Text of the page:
Karol Wojtyla was born 102 years ago today. He grew up to become Pope John Paul II.
On Annunciation Day, 1995, Pope JP II wrote to the world about the right to life. That letter became one of the basic guidling lights of my little life.
We know now–at least we know to some extent–how deeply John Paul betrayed his own message in that letter, when it comes to survivors of sexual abuse by priests and bishops. Pope JP II presided over an enormously anti-life criminal cover-up, probably the worst criminal cover-up the world has ever seen.
In his letter, the pope explored the problem of blinded conscience. But meanwhile his own conscience was utterly blind to the suffering of people like my friends James Grein and Chris O’Leary. By his anti-life negligence, JP II managed to compromise the evangelical mission of the Church for the foreseeable future.
All that said, though, the letter Evangelium Vitae continues to resonate in my mind. If only JP II could have seen the significance of his own words, when it comes to clerical sex-abuse victims. If he had, we would find ourselves now in a completely different place, as a Church.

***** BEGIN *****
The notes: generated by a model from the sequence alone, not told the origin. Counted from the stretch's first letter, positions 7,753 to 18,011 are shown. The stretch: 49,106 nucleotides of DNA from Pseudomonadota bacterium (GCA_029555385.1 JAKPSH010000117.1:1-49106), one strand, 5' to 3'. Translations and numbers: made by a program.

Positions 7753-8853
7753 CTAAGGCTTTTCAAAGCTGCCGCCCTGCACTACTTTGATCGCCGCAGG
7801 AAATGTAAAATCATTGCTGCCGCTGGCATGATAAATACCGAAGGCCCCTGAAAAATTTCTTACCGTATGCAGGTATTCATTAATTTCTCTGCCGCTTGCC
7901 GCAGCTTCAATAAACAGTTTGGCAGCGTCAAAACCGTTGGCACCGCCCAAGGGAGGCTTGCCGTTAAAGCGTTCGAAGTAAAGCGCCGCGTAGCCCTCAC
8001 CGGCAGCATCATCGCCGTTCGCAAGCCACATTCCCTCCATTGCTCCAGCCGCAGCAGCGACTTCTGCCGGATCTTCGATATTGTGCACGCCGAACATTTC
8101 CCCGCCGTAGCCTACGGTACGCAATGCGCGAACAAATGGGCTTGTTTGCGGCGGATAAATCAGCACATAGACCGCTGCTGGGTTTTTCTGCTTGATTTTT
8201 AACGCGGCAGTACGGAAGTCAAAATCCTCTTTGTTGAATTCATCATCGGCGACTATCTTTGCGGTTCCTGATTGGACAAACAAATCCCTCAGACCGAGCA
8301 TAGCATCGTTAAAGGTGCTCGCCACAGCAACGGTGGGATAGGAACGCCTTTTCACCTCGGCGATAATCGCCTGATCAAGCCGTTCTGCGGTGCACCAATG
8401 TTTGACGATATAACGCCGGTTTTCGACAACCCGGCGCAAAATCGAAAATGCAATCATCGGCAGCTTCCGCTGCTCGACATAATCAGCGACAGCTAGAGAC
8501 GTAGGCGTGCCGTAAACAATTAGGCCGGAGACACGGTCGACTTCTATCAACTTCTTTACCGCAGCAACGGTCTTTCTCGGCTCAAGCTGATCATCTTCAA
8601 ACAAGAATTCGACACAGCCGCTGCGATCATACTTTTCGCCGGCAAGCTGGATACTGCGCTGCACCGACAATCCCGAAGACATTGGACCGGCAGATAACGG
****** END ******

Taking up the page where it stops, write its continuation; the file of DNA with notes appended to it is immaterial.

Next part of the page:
But that did not happen. What has, in fact, happened, is: the message of Evangelium Vitae has all but vanished from Catholic pastoral communication.
In the US, we find ourselves at the moment for which we pro-lifers have prayed for decades. But instead of mobilizing as a united force to seize the happy and hopeful day of a post-Roe v. Wade world, we seem paralyzed and directionless. Sheep without shepherds.
For the past couple weeks, I have been sweating in the backyard, laying the foundation for a little chapel. I cannot preach or pray in public; I can’t organize any community response to the end of Roe v. Wade. I remain unjustly suspended from ministry, with no end to that suspension in sight.
But one thing I can do is to read JP II’s The Gospel of Life aloud to you. It should occupy about twenty podcasts, each fifteen minutes long.
JP II’s writing can be difficult to understand. I will try to read aloud so as to make his words as intelligible as possible. For me these words still shimmer with the deepest and most-inspiring significance.
Here’s the first episode:
[For the podcast website, click HERE.]
As we will see as we proceed through the encyclical, being a pro-life Catholic means something much deeper than a political tribal loyalty. It is really a spirituality of how we treat other human beings on a day-to-day basis.